The war in Ukraine has been a major catalyst for Distributed Denial of Service (DDoS) attacks. Kaspersky cybersecurity researchers said that between the fourth quarter of 2021 and the first quarter of 2022, the number of DDoS attacks increased 4.5 times, while the number of “smart” (or advanced and targeted) attacks ) increased 81% between quarters.
To put things into perspective, the fourth quarter of 2021 would have seen the highest number of DDoS attacks detected by the cybersecurity company.
Most of the growth had been attributed to “hacktivists” seeking to play their part in the Russian-Ukrainian conflict.
Long DDoS attacks
In many cases, attackers have targeted Russian endpoints, whether government-owned or financial sector-owned. These attacks, the researchers said, have a “ripple effect” as they affect the entire population.
The attacks were also said to be both large-scale and innovative. One example included a copy of the popular puzzle game 2048 which was used for Russian DDoS websites.
The average session lasted 80 times longer than those spotted a quarter earlier. The longest attack, according to Kaspersky, was detected on March 29 and lasted 177 hours.
The average DDoS attack typically lasts around four hours.
“The upward trend was largely affected by the geopolitical situation. What is quite unusual is the long duration of DDoS attacks, which are usually executed for immediate profit,” commented Kaspersky security expert Alexander Gutnikov.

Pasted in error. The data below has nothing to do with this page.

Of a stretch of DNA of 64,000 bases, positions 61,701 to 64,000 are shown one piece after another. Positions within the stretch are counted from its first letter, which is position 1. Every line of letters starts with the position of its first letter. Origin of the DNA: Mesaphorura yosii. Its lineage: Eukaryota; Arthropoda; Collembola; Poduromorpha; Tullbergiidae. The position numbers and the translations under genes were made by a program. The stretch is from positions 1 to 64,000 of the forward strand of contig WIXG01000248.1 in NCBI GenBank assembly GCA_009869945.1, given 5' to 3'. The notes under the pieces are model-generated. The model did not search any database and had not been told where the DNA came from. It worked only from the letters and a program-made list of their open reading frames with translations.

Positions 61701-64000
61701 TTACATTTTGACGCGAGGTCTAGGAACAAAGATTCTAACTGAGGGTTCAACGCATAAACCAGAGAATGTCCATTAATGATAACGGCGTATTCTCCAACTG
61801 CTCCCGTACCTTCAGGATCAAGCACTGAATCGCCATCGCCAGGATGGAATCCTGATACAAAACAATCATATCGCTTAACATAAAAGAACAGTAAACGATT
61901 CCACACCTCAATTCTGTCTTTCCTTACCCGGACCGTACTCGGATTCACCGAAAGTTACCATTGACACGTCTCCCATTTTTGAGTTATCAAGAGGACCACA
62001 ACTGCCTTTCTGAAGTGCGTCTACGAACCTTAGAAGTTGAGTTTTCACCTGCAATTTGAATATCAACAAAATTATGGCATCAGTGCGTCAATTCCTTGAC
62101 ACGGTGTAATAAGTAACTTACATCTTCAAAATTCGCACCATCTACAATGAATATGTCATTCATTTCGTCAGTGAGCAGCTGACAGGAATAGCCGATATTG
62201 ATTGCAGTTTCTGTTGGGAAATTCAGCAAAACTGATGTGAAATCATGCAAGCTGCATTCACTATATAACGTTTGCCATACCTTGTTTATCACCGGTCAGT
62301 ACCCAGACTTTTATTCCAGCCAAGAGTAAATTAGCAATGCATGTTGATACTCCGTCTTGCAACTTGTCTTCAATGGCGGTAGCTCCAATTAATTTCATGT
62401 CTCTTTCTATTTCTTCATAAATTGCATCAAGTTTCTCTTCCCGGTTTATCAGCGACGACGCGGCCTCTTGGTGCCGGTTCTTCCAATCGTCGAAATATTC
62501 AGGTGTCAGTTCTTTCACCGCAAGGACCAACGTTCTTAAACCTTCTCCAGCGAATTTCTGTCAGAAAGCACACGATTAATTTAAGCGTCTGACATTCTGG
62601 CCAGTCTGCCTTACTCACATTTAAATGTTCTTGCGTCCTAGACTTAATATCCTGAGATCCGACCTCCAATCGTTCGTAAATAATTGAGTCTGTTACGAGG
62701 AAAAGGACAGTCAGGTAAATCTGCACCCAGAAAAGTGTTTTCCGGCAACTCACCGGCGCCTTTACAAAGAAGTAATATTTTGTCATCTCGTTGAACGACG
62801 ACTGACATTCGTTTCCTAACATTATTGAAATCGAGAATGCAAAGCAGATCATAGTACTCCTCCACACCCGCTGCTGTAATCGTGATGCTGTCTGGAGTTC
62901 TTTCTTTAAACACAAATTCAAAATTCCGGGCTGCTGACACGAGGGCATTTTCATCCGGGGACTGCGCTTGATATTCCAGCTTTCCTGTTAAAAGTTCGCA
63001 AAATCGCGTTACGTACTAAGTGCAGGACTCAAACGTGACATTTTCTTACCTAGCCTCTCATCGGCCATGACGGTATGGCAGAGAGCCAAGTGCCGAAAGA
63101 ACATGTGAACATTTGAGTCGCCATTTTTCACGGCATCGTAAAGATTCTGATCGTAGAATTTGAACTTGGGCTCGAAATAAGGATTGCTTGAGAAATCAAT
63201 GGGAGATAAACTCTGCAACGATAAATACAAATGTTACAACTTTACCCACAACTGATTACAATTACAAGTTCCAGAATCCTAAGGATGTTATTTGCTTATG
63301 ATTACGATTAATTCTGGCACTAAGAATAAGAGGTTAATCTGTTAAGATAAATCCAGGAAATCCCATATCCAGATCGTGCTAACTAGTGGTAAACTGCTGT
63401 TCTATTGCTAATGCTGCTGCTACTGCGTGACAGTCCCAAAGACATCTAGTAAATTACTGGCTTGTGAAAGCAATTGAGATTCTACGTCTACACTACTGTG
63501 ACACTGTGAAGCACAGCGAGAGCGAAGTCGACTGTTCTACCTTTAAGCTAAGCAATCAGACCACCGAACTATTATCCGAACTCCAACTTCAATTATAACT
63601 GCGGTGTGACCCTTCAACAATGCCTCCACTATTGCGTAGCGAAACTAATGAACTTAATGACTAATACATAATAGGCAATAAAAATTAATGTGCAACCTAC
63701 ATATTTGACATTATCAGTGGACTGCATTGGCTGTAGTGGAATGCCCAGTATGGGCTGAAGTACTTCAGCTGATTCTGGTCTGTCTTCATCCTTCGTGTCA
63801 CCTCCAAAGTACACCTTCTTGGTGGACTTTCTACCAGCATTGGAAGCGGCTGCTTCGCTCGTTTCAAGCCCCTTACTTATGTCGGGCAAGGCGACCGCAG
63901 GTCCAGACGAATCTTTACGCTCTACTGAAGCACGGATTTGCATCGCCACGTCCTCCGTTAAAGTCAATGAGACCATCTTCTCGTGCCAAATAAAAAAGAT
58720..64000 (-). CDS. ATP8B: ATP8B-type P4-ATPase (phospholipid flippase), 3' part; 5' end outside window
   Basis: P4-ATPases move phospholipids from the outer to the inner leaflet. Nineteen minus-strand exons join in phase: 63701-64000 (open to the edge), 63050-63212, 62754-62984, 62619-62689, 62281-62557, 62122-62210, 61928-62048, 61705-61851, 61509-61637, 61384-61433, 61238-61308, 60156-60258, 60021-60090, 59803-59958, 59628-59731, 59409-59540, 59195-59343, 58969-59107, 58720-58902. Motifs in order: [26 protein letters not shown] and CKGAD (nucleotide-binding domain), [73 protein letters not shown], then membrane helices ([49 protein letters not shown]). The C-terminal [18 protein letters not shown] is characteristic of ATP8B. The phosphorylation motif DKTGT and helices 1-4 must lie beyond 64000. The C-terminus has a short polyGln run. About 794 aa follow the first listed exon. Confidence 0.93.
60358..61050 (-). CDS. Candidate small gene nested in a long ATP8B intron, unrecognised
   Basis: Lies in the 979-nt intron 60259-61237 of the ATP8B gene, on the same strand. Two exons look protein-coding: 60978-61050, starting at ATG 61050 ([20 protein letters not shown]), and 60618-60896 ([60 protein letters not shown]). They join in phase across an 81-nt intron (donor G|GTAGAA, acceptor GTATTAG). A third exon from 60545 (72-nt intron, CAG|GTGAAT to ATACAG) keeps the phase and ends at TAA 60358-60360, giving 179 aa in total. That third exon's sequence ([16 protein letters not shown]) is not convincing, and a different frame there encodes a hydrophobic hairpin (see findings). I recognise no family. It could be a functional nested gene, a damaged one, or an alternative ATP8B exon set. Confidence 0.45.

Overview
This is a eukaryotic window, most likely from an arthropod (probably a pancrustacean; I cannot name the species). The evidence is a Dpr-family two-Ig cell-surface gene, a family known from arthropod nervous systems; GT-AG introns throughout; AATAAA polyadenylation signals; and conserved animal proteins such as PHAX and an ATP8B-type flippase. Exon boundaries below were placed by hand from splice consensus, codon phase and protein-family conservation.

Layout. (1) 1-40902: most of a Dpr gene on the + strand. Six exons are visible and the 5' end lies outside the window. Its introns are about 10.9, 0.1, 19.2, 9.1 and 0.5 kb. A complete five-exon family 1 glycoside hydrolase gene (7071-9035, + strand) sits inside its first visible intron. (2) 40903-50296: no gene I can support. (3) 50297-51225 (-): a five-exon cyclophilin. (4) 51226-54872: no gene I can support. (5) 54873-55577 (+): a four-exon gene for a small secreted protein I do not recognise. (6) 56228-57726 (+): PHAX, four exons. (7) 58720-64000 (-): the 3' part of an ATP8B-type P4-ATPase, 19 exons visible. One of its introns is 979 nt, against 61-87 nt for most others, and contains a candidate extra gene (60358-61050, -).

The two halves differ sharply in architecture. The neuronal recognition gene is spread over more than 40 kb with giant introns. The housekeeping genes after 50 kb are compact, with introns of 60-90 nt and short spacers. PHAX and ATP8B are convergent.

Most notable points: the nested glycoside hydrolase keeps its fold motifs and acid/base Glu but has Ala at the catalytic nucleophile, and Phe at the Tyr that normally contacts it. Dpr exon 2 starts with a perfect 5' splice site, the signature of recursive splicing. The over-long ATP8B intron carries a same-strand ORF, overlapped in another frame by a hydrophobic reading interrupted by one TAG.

“Some of the attacks we observed lasted for days or even weeks, suggesting that they may have been carried out by ideologically motivated cyberactivists. We also found that many organizations were unprepared to combat All of these factors have made us more aware of the scope and dangerousness of DDoS attacks, and remind us that organizations must be prepared against such attacks.
The Russian-Ukrainian conflict spilled over into cyberspace from day one of the invasion. Among other things, a Ukrainian hacker leaked internal chats and several source codes from Conti, one of the most popular ransomware operators today, allegedly based in St. Petersburg, Russia.
At the start of the invasion, Conti warned the cybercrime community that anyone attacking Russian infrastructure will also have to deal with the group. This did not sit well with many of its peers (particularly those from Ukraine, who seemed to have been in large numbers), causing the group to retract its statement.
After the leak, a number of copycats emerged, using Conti’s own source code to develop ransomware that was used against Russian organizations and entities.